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Improving Disaster Response

Michael BlumRats. Fish. Mud. Though not readily apparent, water is the thread that ties all three together.

“Too much water. Not enough water, and just the right amount of water,” says new Associate Professor Michael Blum, referring to his work on post-disaster infectious disease, conservation of at-risk freshwater fish on oceanic islands, and coastal restoration.

Trained as an evolutionary geneticist, Blum began his academic career studying the stability and formation of butterfly hybrid zones across the Neotropics. Having a certain knack for interdisciplinary approaches, he has since pursued research that leverages ecology and evolutionary biology to improve urban and coastal sustainability.

“As a society, we struggle to live with water,” Blum says. “It’s a fight we won’t win.”

Though it may sound like a simple premise, living with water is a challenge for the vast majority of the world’s population. Blum regularly works across the aisle – with engineers, resource managers, community organizers, lawyers, historians, social scientists, artists, among others – to rethink how society views and manages water.

Blum’s work in response to the 2010 Deepwater Horizon oil spill is well known, but his work on rats in New Orleans often garners greater public interest.

“Rats are fascinating, and everyone has a rat story,” says Blum, who is leading a team that is undertaking what is arguably the most extensive scientific study of urban rodents ever attempted. “We fondly refer to it as our ‘rat project,’ but it is much more than that.”

Associate Professor Blum and PhD student Bruno Ghersi Chavez being filmed trapping rats in the Lower Ninth Ward of New Orleans for the Morgan Spurlock documentary Rats. Catch it on Netflix.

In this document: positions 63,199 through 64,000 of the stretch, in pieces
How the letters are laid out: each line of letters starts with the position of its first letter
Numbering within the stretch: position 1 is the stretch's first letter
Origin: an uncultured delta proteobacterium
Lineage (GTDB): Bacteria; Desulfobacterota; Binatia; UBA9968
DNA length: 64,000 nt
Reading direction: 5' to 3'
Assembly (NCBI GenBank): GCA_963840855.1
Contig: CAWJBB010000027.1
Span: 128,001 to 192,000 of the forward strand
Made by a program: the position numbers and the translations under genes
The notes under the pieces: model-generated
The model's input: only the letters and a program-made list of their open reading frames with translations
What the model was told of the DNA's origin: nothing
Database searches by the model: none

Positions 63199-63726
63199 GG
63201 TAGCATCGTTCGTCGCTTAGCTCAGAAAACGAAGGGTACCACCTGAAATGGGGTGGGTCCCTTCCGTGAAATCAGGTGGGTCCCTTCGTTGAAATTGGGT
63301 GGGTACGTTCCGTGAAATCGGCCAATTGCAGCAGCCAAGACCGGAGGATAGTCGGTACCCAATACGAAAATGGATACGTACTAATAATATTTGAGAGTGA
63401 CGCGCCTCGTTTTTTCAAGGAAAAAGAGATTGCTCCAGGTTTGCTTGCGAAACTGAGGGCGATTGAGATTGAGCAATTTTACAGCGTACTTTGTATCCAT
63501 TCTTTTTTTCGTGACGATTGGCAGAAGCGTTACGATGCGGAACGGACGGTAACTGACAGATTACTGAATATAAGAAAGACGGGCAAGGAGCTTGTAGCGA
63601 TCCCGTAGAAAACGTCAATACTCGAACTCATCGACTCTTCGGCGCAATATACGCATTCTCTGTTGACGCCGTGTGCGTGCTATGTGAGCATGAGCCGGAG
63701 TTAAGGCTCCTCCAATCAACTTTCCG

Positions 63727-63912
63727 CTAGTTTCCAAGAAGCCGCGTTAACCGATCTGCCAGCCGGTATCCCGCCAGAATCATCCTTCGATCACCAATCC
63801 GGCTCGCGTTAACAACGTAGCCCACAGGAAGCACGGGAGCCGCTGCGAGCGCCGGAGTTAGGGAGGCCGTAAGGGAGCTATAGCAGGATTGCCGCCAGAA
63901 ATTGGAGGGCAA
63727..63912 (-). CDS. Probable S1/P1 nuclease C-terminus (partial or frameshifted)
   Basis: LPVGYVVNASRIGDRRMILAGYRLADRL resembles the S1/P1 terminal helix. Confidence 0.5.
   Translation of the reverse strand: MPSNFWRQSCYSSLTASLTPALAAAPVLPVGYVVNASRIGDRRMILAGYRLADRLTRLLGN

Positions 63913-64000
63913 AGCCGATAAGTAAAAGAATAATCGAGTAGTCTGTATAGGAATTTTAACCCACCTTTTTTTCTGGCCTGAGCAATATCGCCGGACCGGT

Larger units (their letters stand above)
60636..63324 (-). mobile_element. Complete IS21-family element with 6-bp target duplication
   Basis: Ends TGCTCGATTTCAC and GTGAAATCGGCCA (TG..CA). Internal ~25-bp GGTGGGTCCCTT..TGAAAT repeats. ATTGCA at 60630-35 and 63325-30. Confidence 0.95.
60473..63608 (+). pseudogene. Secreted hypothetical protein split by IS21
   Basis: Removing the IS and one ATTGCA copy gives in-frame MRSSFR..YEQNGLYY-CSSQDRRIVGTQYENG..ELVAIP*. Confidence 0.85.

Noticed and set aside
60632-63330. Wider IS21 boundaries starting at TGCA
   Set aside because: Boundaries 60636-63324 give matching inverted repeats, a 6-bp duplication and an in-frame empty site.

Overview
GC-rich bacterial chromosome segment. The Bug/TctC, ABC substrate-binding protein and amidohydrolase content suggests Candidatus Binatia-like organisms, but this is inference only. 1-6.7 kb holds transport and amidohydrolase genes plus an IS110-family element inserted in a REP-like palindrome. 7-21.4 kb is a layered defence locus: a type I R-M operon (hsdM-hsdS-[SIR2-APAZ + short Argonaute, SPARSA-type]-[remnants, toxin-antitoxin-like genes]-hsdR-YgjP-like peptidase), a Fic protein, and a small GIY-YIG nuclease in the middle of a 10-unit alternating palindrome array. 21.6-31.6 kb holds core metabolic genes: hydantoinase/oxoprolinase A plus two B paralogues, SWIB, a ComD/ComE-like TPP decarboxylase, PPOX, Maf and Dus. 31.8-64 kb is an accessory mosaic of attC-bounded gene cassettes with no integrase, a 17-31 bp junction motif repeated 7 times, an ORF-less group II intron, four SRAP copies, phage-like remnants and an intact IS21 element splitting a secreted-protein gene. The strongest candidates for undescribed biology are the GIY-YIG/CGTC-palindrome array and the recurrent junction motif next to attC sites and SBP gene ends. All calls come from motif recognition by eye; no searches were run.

Associate Professor Blum and PhD student Bruno Ghersi Chavez being filmed trapping rats in the Lower Ninth Ward of New Orleans for the Morgan Spurlock documentary “Rats.” Catch it on Netflix.

Blum’s team is investigating how decision-making during responses to catastrophic disasters like Hurricane Katrina can ripple forward to shape human well-being decades afterwards. Aside from trapping rodents, Blum’s team is inventorying the pathogens carried by rodents, characterizing land use and plant community structure, and surveying risk perception throughout New Orleans. Tying it all together, Blum is now working with colleagues to develop modeling tools to improve disaster response and post-disaster decision-making.

“I’m incredibly excited to be joining EEB,” Blum says. “The department is an exceptional community of scholars with a demonstrated global impact. There are amazing opportunities for collaboration.”

With the disciplinary breadth and reach of the department, Blum looks forward to seeing where conversations about rats (and fish and mud) will lead.

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